City Council Member Mike Obrien calls for the addition of 4,000 backyard cottages
Mayor Murray's Housing Affordability and Livability Advisory Committee (HALA) report and the subsequent action plan have deservedly drawn harsh critiques. The one item that everyone seems to agree on is that the cost of living in Seattle is high (See previous post on this impacts backyard cottages). One of the least controversial solutions to providing more affordable housing options seems to be adding backyard cottages. To this end, council member, and head of Planning Land Use and Sustainability Committee, Mike O'Brien, wants to add 4,000 backyard cottages to Seattle. This means more cottages like Jennifer's cottage on capitol hill.
Jennifer's cottage like many, will provide a home for a family member in the long term and in the short term will be used as a rental property. It and other backyard cottages, can provide what many housing advocates are seeking, an increase number of housing units within the city. As of a year ago, there have been around 100 backyard cottage built in Seattle since the program was expanded at the end of 2009. Even though interest in backyard cottages is increasing, it seems unlikely that anywhere near the number of cottages envisioned by Mike O'Brien will be built. Why? Based on ongoing study being prepared by the City of Seattle, when those who had built cottages were asked to list the "significant barriers to building a backyard cottage" the number one reason was given was development regulations (71%) followed by the basic cost of construction (64%).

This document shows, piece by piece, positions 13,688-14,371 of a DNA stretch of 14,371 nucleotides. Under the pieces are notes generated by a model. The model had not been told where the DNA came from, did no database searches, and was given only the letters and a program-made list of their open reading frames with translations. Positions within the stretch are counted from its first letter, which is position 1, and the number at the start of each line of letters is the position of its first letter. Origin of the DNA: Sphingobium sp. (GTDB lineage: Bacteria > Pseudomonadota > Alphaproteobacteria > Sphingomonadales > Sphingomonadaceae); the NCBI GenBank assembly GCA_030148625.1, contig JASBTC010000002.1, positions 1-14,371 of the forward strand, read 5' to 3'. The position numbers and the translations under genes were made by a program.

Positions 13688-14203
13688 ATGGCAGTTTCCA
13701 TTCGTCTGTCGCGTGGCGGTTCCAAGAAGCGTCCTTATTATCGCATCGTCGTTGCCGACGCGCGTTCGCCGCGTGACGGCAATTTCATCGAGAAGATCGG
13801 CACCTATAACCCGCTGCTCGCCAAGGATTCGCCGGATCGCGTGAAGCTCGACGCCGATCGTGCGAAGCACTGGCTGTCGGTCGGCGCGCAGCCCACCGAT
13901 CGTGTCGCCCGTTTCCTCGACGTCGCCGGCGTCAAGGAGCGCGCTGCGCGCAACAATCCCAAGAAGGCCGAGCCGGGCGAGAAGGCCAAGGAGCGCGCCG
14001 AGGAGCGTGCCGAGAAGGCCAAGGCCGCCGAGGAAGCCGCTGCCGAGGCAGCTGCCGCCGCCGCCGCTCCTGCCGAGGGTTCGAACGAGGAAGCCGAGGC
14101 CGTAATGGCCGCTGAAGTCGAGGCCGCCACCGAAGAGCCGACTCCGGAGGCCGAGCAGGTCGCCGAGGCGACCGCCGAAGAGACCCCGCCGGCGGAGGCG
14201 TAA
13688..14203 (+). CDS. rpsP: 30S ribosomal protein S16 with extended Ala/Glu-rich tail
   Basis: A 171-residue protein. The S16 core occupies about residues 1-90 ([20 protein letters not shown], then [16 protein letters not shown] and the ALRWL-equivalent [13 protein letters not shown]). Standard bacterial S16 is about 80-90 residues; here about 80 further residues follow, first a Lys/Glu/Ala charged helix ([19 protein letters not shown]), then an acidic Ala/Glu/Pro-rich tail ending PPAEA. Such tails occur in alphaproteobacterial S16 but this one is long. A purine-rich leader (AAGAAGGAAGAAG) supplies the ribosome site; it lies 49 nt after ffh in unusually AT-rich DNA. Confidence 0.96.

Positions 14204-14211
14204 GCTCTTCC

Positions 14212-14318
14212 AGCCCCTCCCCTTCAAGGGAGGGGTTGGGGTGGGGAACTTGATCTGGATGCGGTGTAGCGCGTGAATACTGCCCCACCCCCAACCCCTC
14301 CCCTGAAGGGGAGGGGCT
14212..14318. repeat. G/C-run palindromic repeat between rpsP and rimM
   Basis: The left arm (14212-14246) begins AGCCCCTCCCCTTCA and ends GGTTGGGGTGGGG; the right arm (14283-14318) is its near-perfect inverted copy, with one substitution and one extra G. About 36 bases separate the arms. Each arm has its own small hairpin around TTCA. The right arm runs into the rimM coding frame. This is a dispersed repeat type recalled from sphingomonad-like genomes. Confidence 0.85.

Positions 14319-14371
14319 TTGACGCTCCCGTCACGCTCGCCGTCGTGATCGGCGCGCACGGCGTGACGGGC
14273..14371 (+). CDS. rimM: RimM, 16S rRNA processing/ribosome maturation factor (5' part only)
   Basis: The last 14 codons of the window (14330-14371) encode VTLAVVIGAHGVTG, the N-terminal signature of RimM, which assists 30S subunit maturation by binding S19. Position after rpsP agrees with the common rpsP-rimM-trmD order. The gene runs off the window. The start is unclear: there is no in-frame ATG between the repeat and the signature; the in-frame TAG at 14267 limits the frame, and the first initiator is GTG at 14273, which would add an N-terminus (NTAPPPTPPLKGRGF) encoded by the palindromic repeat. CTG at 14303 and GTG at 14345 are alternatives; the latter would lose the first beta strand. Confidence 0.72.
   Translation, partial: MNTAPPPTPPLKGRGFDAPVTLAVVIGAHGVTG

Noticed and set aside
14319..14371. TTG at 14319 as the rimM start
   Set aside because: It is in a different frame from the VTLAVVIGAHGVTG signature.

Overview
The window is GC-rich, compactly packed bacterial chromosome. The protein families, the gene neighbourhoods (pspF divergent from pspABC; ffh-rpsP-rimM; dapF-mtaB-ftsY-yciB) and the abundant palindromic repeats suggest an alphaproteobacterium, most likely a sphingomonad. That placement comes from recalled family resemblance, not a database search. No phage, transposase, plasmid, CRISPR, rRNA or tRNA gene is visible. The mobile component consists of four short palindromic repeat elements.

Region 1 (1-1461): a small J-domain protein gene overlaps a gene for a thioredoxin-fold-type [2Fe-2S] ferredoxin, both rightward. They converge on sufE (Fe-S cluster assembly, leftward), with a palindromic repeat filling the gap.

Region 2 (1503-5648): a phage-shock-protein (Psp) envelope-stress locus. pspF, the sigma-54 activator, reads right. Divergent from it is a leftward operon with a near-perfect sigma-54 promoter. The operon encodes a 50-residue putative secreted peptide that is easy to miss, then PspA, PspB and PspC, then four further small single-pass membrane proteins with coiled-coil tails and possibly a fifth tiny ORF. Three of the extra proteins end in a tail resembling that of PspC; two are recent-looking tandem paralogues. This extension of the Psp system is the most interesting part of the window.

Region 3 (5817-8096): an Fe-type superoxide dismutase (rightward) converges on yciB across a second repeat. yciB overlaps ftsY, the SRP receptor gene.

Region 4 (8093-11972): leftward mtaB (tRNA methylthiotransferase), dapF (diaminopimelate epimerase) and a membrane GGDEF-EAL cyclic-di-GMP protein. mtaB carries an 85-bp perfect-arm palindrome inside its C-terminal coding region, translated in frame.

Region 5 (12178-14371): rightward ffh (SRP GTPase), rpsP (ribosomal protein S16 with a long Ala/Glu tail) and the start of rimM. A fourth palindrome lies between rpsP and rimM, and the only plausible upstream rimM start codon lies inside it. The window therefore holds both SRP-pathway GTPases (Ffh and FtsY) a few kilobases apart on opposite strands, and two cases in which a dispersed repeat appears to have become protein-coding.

The Seattle City Council is currently considering ways to ease regulations to increase the number of backyard cottages. Of these, the one proposal that would be most likely to have an impact, and one that we are opposed to, would be to eliminate the owner occupancy requirement for accessory dwelling units. Currently, to add an accessory dwelling unit you must live in either the primary residence or the accessory unit for a minimum of six months out of the year. This requirement is almost universal among municipalities that allow accessory dwelling units. Why? It is widely believed that having the owner living in the unit will minimize the impact of having what could otherwise be considered multi-family housing within single family zones. More importantly, it also restricts the types of investors that can buy and hold these properties. Currently purchasing a single family residences as rental property is cost prohibitive which favors owner occupants. However, if developers are allowed to build two units on a single family zoned lot it becomes a much more attractive investment package for a absentee landlord. This would further escalate the prices for single family zoned land and houses.
Owner occupants act differently than developers in a number of important ways. To a home owner building a back yard cottage is a major long term investment. The majority of homeowners finance their cottages with cash or by taking equity out of their primary residence. This makes them cautious by necessity. Also, the primary impact of their development is going to be on their lot and in their neighborhood. When we begin a project a typical client wish list contains the desire to minimize the impact to their neighbors. We have and continue to work with residential developers. Not once has one of them expressed the least concern over how the neighbors might be impacted by their development.